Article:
Adventures in patient advocacy

My father has been ill over the past few months and I have become his health care advocate.  I have taken him to all kinds of doctors and we have worked our way through what feels like a maze of healthcare providers.

NEMT President Linda Allard

I must admit I’m a medical records geek, so whenever I am with him I always eagerly look at the system the facility is using.  Are they using an EMR?  Are they dictating or using a template system?  All of this is done in front of the patient.

Last week we had to add an urgent appointment on the same day we had another appointment already scheduled.  Off we headed to doctor number one who was redoing their system and needed some new paperwork filled out.  Unfortunately, no real explanation was given to my father and I could see he was frustrated with answering a lot of questions for a doctor he had just seen about 2 weeks previously.  My takeaway from that was that maybe some training for the staff about helping the patients understand why they need to redo all their information would go a long way toward making the patients feel better.  I think it would make the process easier for the staff as well, since they wouldn’t have to answer so many questions because they didn’t explain the reason for the extra paperwork.

Once we finished with doctor number one, we were off to see doctor number two. Both doctors belong to the same healthcare system and access information in the same EMR.  When I arrived at doctor number two’s office, he also had additional paperwork since they are all on the same system.  By this time my father just handed it to me and asked me to fill it out.

One of the papers at the bottom wanted me to sign saying I had received the privacy agreement.  The problem was that nowhere in the papers we were given was there a privacy agreement.  When I asked for it as they wanted me to sign that I had received it, no one was able to provide me with one.  I, of course, didn’t sign it, and no one questioned me about it.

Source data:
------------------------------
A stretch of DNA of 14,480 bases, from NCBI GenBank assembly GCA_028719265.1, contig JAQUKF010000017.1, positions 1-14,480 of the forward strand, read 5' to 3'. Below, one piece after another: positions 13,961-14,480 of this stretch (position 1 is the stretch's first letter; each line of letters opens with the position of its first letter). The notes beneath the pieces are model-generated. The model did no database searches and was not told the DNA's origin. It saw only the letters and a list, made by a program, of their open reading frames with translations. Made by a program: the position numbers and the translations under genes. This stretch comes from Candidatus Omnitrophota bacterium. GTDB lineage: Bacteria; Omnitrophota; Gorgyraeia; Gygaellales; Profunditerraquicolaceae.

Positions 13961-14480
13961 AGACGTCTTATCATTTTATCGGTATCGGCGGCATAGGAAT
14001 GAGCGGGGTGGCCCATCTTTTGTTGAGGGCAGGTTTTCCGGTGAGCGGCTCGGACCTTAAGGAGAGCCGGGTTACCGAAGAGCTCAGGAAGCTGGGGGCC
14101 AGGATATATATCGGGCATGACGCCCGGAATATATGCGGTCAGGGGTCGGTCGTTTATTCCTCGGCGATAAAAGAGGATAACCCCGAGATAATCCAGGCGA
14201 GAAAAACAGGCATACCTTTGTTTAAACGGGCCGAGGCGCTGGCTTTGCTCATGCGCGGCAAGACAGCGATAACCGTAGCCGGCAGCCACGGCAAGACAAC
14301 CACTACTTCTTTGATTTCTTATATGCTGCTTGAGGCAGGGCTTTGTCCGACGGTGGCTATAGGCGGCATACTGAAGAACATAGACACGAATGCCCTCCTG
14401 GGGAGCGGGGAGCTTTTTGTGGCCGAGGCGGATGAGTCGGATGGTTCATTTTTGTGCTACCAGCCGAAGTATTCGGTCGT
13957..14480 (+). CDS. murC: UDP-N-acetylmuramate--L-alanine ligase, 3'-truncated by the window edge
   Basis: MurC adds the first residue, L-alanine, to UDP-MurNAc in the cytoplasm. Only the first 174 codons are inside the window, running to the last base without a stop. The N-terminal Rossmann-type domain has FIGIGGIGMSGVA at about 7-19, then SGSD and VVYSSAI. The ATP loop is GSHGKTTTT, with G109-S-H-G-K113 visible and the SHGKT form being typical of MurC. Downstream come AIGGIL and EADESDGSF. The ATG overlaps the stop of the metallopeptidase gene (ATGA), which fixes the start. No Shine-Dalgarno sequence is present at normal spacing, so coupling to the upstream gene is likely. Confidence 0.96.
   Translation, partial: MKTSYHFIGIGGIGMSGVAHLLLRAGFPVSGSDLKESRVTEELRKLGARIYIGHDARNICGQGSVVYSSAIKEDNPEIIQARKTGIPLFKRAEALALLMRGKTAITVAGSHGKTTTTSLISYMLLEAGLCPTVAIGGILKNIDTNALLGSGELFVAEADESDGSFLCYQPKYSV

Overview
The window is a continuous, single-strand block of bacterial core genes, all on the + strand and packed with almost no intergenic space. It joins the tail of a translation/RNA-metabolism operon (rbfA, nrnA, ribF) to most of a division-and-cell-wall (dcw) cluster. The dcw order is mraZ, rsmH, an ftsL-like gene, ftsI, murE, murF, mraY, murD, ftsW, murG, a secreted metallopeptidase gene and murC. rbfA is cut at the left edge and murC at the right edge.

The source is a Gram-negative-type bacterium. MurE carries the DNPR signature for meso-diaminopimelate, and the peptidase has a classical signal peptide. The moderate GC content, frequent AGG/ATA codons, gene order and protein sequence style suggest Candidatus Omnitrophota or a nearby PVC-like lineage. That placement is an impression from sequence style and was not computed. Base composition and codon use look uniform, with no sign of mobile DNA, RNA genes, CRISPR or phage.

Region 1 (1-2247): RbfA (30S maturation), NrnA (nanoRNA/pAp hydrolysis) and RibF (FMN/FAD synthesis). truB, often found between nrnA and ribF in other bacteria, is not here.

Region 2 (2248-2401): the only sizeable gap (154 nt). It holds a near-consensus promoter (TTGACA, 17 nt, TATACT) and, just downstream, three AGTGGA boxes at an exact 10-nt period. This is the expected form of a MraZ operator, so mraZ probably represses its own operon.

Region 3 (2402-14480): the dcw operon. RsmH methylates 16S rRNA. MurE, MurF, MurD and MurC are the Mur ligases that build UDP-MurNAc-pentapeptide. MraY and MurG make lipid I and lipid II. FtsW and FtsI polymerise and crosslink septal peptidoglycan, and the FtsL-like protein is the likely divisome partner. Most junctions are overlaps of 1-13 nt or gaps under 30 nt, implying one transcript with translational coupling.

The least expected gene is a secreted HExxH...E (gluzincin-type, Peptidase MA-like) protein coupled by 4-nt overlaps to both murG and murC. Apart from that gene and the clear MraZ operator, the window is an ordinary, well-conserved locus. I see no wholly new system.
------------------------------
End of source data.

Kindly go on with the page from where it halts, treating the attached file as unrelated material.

In we went to see the doctor, and the nurse logs into the system looking for my dad’s information to verify his medications.  Unfortunately, doctor’s office number one apparently still had the document open, so doctor number two couldn’t open it to verify the medication.  Now we had a real problem as this doctor was going to need to make medication adjustments and the previous doctor had prescribed some new ones.

Did I mention that I’m a medical records geek?  I also am my father’s advocate, so I had already made the previous doctor and my father’s assisted living facility provide me with the medications list.  I carry a copy with me whenever I go.  I also had a copy of the new medications provided that day.  The nurse was very relieved and made copies so they could move on with the appointment.

All-in-all my father has fabulous doctors and he is receiving excellent medical care.  The concern I have is how about many patients really understand what they are signing and whether they receive the papers they should.  How many carry all their records with them and isn’t that what the EMR is supposed to prevent the need for?  We have all come a long way, but we certainly we have a long way to go.

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About Linda Allard

Linda Allard is the president of NEMT.
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